Religious Email: Employee can’t reference God in email signature

(WSVN) - If you are religious, you may say “God bless you,” or in an email or letter, say “blessings.” But can you say or write that at work? One man was told no, so he dialed up Help Me Howard with Patrick Fraser to see if his company could stop him.

Derek Diaz will never forget the feeling.

Derek Diaz: “It was a Christmas service. I was on my knees bawling, crying.”

Derek says, at that moment, he accepted Jesus Christ and became a born-again Christian.

Derek Diaz: “I felt, to be called to be baptized that night, I’m a Christian, I’m a Christ follower. I found God at 23.”

Now Derek likes to share his message about God — whether it’s planning to help start a church, something simple like saying “God bless you” when someone sneezes, or a message in his emails.

Derek Diaz: “So me adding ‘God bless you’ to my email signature line, it really is, in a subtle way, letting people know I was there for them. I was hoping that they do well, that I was encouraging to do better.”

Derek is an assistant branch manager at a South Florida bank, and every email contained the words “God bless you.”

Derek Diaz: “My area president at the time was a Christian follower, and he had that in his email signature line. I thought no issues with it.”

Then his bank was bought by another financial institution, and Derek sent a mass email to the division president and all the managers closing with his signature line, “God bless you.”

Derek Diaz: “Within 10 minutes of that material being sent, my branch manager came up to me and had a discussion that it was best I remove the signature line.”

Derek did as he was told and removed God from his signature.

Derek Diaz: “I changed it to ‘many blessings’ from ‘God bless you.’ ‘Many blessings’ was now my new signature line.”

But not for long, because he was told “many blessings” wasn’t allowed either.

Derek Diaz: “My human resources department has told me that my email is not my email, and that they are making efforts to uniform the entire email for the bank.”

Meaning Derek’s signature should not say anything about God or blessings — just his name, title and phone number.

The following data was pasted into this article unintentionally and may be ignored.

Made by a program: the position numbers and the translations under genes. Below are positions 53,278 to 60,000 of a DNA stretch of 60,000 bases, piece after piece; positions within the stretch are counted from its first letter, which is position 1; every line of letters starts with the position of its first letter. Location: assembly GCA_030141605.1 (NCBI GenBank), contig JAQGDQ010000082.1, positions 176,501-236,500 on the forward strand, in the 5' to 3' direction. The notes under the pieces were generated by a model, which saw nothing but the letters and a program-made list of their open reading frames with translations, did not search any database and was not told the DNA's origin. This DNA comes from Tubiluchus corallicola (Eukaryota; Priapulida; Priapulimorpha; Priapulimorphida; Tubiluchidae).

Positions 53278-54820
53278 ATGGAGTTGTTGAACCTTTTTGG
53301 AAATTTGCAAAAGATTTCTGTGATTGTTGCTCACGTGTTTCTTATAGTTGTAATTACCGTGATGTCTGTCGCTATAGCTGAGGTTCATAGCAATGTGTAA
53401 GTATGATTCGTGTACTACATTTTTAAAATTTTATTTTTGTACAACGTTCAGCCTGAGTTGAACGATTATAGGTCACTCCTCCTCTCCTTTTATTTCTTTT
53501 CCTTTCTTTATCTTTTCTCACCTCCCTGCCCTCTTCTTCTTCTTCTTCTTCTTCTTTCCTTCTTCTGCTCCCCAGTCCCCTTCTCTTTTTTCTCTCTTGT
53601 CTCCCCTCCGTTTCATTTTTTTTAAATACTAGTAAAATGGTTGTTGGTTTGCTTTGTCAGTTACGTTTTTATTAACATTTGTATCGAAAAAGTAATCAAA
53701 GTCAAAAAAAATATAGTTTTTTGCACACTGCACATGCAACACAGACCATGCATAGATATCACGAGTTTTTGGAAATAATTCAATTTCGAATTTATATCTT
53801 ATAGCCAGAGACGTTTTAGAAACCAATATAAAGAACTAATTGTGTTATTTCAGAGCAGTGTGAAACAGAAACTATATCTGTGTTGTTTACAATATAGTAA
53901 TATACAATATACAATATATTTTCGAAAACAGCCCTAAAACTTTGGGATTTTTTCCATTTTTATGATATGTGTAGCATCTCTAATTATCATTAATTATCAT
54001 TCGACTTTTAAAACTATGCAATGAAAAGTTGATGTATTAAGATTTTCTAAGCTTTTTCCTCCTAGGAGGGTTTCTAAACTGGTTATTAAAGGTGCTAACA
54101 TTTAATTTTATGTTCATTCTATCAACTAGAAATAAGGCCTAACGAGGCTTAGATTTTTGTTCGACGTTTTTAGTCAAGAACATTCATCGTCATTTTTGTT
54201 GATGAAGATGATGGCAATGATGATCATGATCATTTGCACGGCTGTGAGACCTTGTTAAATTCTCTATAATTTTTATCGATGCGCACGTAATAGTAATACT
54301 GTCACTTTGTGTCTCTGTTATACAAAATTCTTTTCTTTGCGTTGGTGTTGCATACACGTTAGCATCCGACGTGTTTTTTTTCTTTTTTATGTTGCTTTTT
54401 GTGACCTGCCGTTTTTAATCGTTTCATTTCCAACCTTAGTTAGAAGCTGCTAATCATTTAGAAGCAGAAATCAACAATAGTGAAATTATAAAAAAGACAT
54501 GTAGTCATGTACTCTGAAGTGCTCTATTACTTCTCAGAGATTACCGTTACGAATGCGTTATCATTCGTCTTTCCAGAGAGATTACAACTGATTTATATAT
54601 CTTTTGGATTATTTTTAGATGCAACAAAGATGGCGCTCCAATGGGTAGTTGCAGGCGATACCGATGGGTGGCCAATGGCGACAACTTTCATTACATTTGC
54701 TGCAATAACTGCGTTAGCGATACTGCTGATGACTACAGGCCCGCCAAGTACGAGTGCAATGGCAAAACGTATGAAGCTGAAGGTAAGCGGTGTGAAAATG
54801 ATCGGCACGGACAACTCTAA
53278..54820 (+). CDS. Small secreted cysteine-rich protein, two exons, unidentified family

Derek Diaz: “I don’t believe that it is unprofessional to have ‘many blessings’ on your signature line. If anything, it’s a form of encouragement.”

Derek says he could not find the bank’s policy that mentioned email signatures, but he took the words out. And if his decision to talk about this were to cost him his job, he told us, so be it.

Derek Diaz: “I want them to take from this that, if they let me go, that I stood up for something bigger than my job, that my faith is bigger than my position, and that my God that I serve means more to me than my paycheck.”

Well, Howard, can your company tell you how to sign your emails and stop you from saying “God bless you?”

Howard Finkelstein: “Anytime you bring God into the law, it gets very complicated. A private employee has a right to express themselves. They can probably say ‘God bless you’ to customers, but an employer has a right to uniformity in the workplace and not to be saddled with an employee’s beliefs. An email signature is more permanent than words, and gives the impression the message is approved by the company. Therefore, the boss can control an email signature and stop Derek from writing ‘God bless you’ in his emails.”

We contacted the Bank of Ozarks that took over the bank where Derek works.

They told us they recognize and value the importance of each employee’s personal beliefs and religious expression. However, they have long-standing policies on uniformity in the workplace on matters such as personal appearance, office appearance and email signatures.

Derek says he was not aware of that, but we were told, “Not all of our new team members were familiar with our long-standing policy.”

Howard Finkelstein: “A quick note on government employees, because the constitution requires separation of church and state: A government employer can absolutely tell his employees there will be no religious expressions at all in written communications.”

Derek Diaz: “I will be respectful and abide by what has been already rolled out, but God is doing a lot of big things.”

Derek can’t tell people “God bless you” in his emails, and when you look at him, you can tell he is not happy about it.

Derek Diaz: “This was an easy way for an organization, a for-profit company, to silence me, and it hurts, and I don’t expect many people to stand up like this.”

Now, Howard said anytime you bring God into the law, it’s complicated. And those laws are constantly changing, meaning what’s not allowed today may be allowed tomorrow.

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Reporter: Patrick Fraser at
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